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Showing posts from April, 2016

Cool Zone Cooling Jacket - Review

Cooler with ice water (left) and cooling jacket with fermenter inside (right).  Temperature controller and temperature monitors visible. As I suspect most home brewers do, I've constantly worked to improve my knowledge, equipment, and processes.  I've gone from extract to all-grain, from my kitchen stove to a dedicated RIMS system, from plastic bucket fermenters to stainless steel fermenters, from pre-crushed grain to freshly-crushed.  I've even made efforts to alter my water chemistry to better match the style I'm brewing.  I think my beer's gotten better as a result of all that. One aspect I've not controlled well so far is fermentation temperature.  In part, this has been because I didn't think I needed to.  I brew primarily Belgian beer styles, and most of the Belgian abbey brewers let the yeast ferment at whatever temperature it wants to.  They don't try to cool it, because they claim this can make the yeast stall out.  They don't heat it

Westvleteren XII Clone Recipe

Like most craft beer fans, I've read for years about the amazing Westvleteren XII beer.  It's said to be one of the best beers in the world, and certainly one of the best of the Belgian monastery beers. Unfortunately, I've never seen a bottle of it for sale in Ohio.  Ordering it over the Internet would mean spending as much as $25 per bottle plus shipping, which seems a bit excessive.  What's a home brewer to do?  Brew his own, of course. A number of people have told me that the folks at the site have done a great job figuring out how to clone and brew many of the world's best beers.  What follows here is their recipe for a Westvleteren XII clone beer, adjusted slightly because I discovered at the last minute I was missing one of the ingredients. The Recipe 10 pounds of Belgian Pilsen Malt 5.5 pounds of Belgian Pale Malt 2 pounds of D-180 Candi Syrup 10 ounces of D-90 Candi Syrup 0.8 ounces of Brewer's Gold hops pellets 10.5% AA 1 ounce

How to Determine if Your Fermentation Temperature Control System Works

InkBird Temperature Controller I Use If you've been home brewing for any length of time, you know the importance of maintaining an appropriate and consistent temperature during the fermentation of your beer.  The goal is to keep the beer within a temperature range that allows your yeast to work its magic without getting too hot (and thus generating off-flavors) or too cold (and going dormant before finishing the job). I do all of my fermentation in my basement, which maintains a year-round temperature in the low-to-mid 60's (note:  all temperatures referenced in the post are in Fahrenheit unless otherwise stated).  I also have switched to only stainless steel fermenters, which I personally prefer to glass or plastic. Fermwrap heater A few months ago, I acquired a fermwrap heater  ($23.99) and an Inkbird temperature controller  ($38.99 or less when on sale periodically).  I'd been using these to keep my fermentation temperatures from getting too low, but worried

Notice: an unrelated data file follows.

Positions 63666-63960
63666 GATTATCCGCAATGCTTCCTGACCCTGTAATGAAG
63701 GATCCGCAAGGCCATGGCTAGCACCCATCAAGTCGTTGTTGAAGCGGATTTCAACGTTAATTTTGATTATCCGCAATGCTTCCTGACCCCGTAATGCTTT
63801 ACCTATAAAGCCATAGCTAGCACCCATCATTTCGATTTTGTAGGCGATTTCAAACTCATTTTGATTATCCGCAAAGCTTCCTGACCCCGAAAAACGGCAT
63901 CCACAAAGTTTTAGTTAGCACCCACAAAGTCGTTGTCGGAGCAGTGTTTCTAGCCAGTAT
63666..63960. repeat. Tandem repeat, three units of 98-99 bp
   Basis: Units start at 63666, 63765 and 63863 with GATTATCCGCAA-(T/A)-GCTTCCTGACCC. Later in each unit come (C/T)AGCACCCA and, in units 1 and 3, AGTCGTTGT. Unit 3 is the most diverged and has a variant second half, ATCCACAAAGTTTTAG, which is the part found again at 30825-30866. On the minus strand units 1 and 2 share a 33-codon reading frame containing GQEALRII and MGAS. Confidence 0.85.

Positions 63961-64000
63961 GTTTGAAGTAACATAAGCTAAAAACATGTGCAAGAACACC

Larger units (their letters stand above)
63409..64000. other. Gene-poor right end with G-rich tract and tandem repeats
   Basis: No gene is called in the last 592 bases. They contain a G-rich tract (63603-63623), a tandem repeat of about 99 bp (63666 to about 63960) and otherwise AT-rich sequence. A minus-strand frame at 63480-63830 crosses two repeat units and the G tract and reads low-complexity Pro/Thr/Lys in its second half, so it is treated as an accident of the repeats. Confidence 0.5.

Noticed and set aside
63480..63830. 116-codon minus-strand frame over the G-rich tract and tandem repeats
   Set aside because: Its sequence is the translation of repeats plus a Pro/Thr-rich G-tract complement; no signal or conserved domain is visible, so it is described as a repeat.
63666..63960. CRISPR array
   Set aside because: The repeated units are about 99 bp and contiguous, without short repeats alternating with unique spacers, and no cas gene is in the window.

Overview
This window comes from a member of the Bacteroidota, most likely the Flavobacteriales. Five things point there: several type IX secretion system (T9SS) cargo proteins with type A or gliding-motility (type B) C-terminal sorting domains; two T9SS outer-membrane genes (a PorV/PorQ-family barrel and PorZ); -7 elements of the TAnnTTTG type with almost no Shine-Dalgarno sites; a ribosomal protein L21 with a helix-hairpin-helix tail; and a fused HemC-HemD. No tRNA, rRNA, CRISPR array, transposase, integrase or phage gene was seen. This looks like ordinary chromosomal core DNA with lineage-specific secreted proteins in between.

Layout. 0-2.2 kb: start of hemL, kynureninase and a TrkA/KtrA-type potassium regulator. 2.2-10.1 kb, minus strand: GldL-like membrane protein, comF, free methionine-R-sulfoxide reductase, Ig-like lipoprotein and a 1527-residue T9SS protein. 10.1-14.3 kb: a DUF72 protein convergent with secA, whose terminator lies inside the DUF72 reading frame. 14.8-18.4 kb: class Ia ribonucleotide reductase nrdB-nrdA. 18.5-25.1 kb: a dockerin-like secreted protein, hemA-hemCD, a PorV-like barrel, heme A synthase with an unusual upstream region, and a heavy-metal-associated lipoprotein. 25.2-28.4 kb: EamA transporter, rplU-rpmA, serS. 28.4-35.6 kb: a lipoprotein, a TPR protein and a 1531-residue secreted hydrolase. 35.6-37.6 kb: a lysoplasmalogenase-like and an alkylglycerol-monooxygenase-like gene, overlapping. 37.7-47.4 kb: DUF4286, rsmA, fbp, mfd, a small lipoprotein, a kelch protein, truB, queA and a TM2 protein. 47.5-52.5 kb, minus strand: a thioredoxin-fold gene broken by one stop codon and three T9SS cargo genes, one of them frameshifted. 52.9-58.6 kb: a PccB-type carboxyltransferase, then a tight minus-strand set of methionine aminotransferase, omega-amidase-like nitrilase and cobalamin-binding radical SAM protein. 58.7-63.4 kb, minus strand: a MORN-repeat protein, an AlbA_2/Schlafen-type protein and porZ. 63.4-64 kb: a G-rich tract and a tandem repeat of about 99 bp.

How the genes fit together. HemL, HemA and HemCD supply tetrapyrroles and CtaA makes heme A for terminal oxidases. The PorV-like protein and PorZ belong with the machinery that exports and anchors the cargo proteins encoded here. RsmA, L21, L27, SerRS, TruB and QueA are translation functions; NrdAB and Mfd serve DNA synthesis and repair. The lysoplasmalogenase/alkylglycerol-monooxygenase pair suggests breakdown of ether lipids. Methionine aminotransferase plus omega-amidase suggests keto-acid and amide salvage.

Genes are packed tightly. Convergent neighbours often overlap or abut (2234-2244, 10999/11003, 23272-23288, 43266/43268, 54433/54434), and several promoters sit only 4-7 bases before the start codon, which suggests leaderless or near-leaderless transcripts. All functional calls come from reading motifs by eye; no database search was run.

InkBird ITC-308 Temperature Controller Review

Like most home brewers, I've been gradually learning more and improving my skills over time.  One of the areas I've been trying to improve is temperature control during fermentation and bottle conditioning. I'd ordered an expensive controller online which looked like the ultimate gadget.  I found that its temperature probe was many degrees off and that it couldn't be calibrated to read accurately.  I abandoned that model. Then I found an inexpensive one on eBay.  That arrived from China.  Its temperature unit was Celsius, which required conversion to Fahrenheit when I used it.  That one seemed to be pretty accurate but wasn't so well-made.  I used it for a while until I saw this InkBird unit on sale. The InkBird ITC-308 has been a joy to use.  It's met several of my criteria for a fermentation temperature controller: It can use Fahrenheit for temperature display and setting It can be calibrated to read accurately against a known-accurate thermometer

Trappistes Rochefort 10 Clone Recipe and Brewing Experience

While seeking a good Belgian Dubbel recipe, I encountered a recipe on the Home Brew Talk forum for " Award Winning Dubbel XL " by forum member DubbelDach.  The recipe's author says it took third place overall in Appalachian Brewing Company's 2009 Homebrew Contest.  The author described it as having deep dark fruit and chocolate tones, and very much like Trappistes Rochefort 10.  I made some adjustments based on ingredients I had or could easily get locally. In last week's post, you'll notice that I used Fast Pitch Starter Wort to grow a batch of actual Rochefort yeast from a bottle of Rochefort 10.  That's the yeast we'll be using here. The photo at the left is of my first round of starters for the yeast.  I began with a 1 liter starter, then graduated to a one gallon starter to further grow the yeast. If you don't have that or don't want to grow your own yeast, the original recipe recommended White Labs WLP530 Abbey Ale yeast.  I'm